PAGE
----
Reduce stress - stress stimulates your body to produce more cortisol, androgens, epinephrine and adrenaline. Cortisol inhibits progesterone production by the ovaries. With stress, your body will produce high levels of cortisol which can significantly reduce progesterone production and cause estrogen dominance.

Too much cortisol in the body reduces progesterone production, causes diabetes, high blood pressure, weakens your immune system, leads to overeating, and eliminates essential minerals and vitamins in the body.

Natural Antiaging Hormone Replacement Products

Human Growth Factors

Hormones are assisted by by a number of other substances that also stimulate or modulate cell activities. Known collectively as growth or trophic factors, these include substances such as insulin-like growth factor (IGF-1), which moderates many of the actions of GH.

Growth hormone stimulates production of insulin-like growth factor [IGF-1]. Produced primarily in the liver, IGF-1 flows through the blood stream seeking IGF-1 receptors on the surface of various cells, including muscle cells. Using these receptors it signals the muscle cells to increase in size and number, perhaps by stimulating production of muscle-specific proteins. Six other known proteins bind with IGF-1; but as yet, their regulatory roles are not known.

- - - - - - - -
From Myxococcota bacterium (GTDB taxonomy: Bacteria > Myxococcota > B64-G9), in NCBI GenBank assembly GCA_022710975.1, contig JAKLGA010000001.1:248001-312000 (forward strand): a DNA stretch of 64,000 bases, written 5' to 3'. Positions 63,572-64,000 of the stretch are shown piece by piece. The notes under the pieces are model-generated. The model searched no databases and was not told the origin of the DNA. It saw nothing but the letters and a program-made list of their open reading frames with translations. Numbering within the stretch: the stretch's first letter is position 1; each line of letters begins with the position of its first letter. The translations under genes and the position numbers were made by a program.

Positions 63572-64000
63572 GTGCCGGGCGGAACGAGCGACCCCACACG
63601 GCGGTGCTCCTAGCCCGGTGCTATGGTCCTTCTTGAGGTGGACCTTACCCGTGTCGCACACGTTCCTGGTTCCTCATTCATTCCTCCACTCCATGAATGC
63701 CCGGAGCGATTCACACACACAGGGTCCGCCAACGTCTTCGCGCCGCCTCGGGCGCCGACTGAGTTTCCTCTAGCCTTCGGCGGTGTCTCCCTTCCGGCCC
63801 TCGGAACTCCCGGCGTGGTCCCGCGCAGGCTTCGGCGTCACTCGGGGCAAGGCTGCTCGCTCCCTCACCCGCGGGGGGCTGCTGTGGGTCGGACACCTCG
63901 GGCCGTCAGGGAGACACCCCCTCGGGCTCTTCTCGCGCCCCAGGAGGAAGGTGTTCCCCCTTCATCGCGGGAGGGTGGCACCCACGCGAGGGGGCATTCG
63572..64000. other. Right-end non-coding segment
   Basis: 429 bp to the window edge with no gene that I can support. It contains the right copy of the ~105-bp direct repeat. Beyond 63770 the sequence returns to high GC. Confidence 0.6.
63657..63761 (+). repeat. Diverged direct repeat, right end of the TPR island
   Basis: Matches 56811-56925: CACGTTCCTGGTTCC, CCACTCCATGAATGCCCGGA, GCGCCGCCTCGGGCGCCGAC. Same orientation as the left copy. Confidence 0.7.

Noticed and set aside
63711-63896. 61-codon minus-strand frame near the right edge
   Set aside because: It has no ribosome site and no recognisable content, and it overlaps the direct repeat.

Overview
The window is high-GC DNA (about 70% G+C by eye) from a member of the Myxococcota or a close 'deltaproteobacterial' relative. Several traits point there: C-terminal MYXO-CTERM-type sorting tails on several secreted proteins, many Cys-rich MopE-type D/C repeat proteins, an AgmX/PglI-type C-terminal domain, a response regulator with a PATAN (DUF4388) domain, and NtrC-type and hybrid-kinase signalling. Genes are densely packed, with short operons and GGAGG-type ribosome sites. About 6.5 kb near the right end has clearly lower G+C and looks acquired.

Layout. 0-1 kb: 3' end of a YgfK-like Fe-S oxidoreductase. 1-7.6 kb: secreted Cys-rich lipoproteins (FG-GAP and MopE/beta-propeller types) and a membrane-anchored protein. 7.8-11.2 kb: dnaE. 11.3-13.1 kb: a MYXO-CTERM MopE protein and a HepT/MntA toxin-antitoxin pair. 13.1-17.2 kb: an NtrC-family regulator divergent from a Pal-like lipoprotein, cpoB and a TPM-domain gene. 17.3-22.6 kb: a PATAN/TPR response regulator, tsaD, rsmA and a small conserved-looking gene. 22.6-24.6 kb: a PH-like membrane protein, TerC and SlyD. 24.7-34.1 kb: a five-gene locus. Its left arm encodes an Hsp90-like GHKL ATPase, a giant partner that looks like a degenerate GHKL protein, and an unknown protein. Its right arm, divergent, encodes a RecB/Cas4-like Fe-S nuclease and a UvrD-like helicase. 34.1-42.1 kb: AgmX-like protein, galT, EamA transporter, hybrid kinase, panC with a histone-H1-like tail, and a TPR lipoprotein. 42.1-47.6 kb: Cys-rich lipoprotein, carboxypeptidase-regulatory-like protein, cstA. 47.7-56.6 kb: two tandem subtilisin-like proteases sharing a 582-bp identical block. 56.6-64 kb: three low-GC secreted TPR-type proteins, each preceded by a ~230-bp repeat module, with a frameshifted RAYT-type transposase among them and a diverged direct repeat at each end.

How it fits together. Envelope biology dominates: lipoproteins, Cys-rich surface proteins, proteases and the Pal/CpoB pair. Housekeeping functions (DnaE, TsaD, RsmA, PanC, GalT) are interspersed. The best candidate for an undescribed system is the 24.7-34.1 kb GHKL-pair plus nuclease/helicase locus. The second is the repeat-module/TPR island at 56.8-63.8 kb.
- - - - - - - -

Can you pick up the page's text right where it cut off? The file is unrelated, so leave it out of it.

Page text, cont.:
The action of GH is impacted by other factors. Exercise, for example, stimulates GH secretion on its own. Obesity depresses production of GH. The way fat is distributed is also impacted by lower levels of GH; leading to an excess of abdominal fat but not to lower body fat..

HGH Products

Human Growth Hormones [HGH]

The rate at which cells reproduce is impacted by the level of Human Growth Hormone in the body. HGH levels decline from the age of 20 and as such, it is a common antiaging method to "supplement" these levels. As replacement of HGH through pills or injections is not effective in the first instance and expensive and inconvenient in the latter, a more reliable method is to use supplements that act as catalysts to encourage the body to produce higher levels of these hormones.

HGH Products

Estrogen Hormone Treatments

Estrogen hormone replacement is highly controversial. In some cases, replacement therapies can increase the rate of certain cancers, and in other cases, it decreases the rate of different cancers. Eventually whether to utilise oestrogen replacement therapy is an individual choice based upon family history or genetic predisposition to cancer and also the individuals own history.

Many women finding taking natural phytonutrient supplements boost their estrogen levels sufficiently to avoid taking hormone drugs. Estrogen and progesterone can both be administered as a cream or patch.

Estrogen Supplements

Natural P rogesterone Supplements